Credit: Screenshot via Google Street View

The Montgomery County Council has asked Executive Marc Elrich and Planning Department Chairman Casey Anderson to review the names of all county-owned streets and public facilities to determine which are named after Confederate soldiers “or those who otherwise do not reflect Montgomery County values.”

In a letter, all nine council members ask for all streets and facilities that Elrich and Anderson identify to be renamed through a public process, in a “manner that more appropriately reflects the community to which they belong.”

The letter does not identify any possible facilities that need to be renamed. But in an email on Tuesday morning, Aaron Kraut, a staff member for Council Member Andrew Friedson, wrote that three streets in Potomac — Jeb Stuart Road, Jubal Early Court and Jeb Stuart Court — are possible targets. Stuart and Early were Confederate Army generals.

In cities across the country, people protesting for racial justice following the death of George Floyd in Minneapolis have demanded that Confederate statues be removed.

Floyd died on May 25 after a police officer had him pinned to the ground and pressed his knee into Floyd’s neck for nearly nine minutes. His death, which was captured on video, inspired widespread protests across the country that have spanned several weeks. The officer, Derek Chauvin, has been fired and charged with murder.

Many protesters have argued that Confederate statues and namesakes honor a legacy of slavery. Proponents have resisted the calls for change, arguing in favor of protecting the heritage and history, even when it’s flawed.


In the past month, Confederate monuments have been removed in several cities, including Richmond, Va.; Louisville, Ky.; and Jacksonville, Fla.

This week, the speaker of Maryland’s House of Delegates won a fight to have a plaque honoring Confederate soldiers removed from the Maryland State House.

The Montgomery County review is the latest in several recent pushes to rename facilities named after Confederate soldiers, slave owners and segregationists in Montgomery County.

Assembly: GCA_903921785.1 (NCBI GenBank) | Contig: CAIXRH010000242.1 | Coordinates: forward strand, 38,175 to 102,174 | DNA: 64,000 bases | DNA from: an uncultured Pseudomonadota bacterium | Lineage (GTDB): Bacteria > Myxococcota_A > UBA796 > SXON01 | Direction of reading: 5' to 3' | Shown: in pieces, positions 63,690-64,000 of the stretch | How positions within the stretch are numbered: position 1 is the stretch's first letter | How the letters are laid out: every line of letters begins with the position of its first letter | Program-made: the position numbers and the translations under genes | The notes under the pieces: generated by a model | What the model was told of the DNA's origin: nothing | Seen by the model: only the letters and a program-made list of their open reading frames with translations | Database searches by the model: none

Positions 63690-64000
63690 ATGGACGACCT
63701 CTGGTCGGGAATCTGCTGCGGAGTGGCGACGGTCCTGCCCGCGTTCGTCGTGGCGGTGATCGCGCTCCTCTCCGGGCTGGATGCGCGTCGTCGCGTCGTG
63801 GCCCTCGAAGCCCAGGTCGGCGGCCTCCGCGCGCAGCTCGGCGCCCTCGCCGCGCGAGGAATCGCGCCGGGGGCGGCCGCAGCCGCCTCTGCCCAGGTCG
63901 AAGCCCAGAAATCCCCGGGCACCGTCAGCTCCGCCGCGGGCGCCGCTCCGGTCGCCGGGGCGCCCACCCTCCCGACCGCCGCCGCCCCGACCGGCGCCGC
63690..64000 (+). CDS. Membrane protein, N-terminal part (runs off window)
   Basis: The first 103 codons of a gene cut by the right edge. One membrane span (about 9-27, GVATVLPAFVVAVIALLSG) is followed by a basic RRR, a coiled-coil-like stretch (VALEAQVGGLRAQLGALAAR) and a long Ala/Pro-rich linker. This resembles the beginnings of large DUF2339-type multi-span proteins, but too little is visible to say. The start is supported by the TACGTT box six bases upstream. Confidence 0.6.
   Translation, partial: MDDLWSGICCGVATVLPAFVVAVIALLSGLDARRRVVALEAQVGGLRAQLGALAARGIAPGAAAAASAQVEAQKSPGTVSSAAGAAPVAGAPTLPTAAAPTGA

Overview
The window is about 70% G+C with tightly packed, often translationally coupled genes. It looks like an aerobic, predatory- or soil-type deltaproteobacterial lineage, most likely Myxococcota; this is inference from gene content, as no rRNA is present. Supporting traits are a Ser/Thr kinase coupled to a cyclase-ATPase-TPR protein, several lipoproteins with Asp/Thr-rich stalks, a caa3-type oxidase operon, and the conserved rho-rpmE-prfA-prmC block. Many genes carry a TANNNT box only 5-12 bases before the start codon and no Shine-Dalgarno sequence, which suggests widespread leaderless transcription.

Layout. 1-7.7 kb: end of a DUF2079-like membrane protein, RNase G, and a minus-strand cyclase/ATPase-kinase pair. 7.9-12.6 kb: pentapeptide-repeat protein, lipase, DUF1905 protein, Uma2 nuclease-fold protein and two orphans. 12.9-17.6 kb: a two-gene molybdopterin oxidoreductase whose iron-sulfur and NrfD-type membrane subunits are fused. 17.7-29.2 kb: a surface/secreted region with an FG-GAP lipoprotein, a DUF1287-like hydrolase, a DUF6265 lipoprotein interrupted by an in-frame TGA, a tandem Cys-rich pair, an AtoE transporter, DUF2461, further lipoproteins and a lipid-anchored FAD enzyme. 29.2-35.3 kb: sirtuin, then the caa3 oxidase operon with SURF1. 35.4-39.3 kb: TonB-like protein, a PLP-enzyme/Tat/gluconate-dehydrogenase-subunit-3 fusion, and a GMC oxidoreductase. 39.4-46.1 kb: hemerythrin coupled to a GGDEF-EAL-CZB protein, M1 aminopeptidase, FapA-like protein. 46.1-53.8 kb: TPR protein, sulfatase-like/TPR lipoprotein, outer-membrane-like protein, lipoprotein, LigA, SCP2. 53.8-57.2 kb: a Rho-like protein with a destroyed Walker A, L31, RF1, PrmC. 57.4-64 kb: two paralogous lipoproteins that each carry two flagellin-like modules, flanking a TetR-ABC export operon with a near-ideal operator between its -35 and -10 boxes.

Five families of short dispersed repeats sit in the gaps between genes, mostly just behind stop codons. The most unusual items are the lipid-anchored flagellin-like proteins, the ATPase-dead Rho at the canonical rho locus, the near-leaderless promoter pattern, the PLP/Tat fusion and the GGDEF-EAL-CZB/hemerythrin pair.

In 2017, the county removed a statue of a Confederate cavalryman from outside the Red Brick Courthouse in Rockville.

Last year, the Montgomery County school board began a review of all school names and identified six named after slave owners. The school board has not yet reviewed the report, but member Pat O’Neill in August said the exercise would be primarily for informational purposes.

The school district does, however, plan to rename Col. E. Brooke Lee Middle School in Silver Spring.


Col. E. Brooke Lee, the namesake of the middle school in Silver Spring, is credited with developing the county’s first land use and zoning system. But historians say he purposely attached racially restrictive policies prohibiting African Americans from buying or renting homes in subdivisions.

In February 2019, County Council Member Nancy Navarro, a former school board member, urged MCPS to consider renaming the school to align with the completion of an ongoing renovation and addition project, set to be finished in 2021.

Montgomery County itself is named after Richard Montgomery, who historians believe acquired slaves when he married into his wife’s family.


Countywide, more than 56 percent of residents are people of color, compared to 28 percent in 1990, according to a report the county Planning Department released last year.
In its letter this week, County Council members wrote that officials must “target the symbols that normalize and legitimize” racism.

“We cannot change the troubling aspects of our past, but we must confront it — honestly and openly,” the letter said. “We cannot recreate history, but we can decide how accurately we reflect it, and who we choose to glorify from it.”

During a Gaithersburg City Council meeting on Monday night, Council Member Ryan Spiegel requested an inventory to determine whether there are any Confederate monuments in Gaithersburg.


Spiegel said he believes city staff members have in recent years done a review and determined there aren’t any, but “I wouldn’t mind having [the] staff revisit that just to make sure we’re all still on the same page,” he said.

“And if there are such monuments, I think we ought to have a conversation about it, and what’s the appropriate way to respond to that,” Spiegel said.
He said he would like the review to include whether any streets are named after former slave owners.

Staff writer Dan Schere contributed to this story.


Caitlynn Peetz can be reached at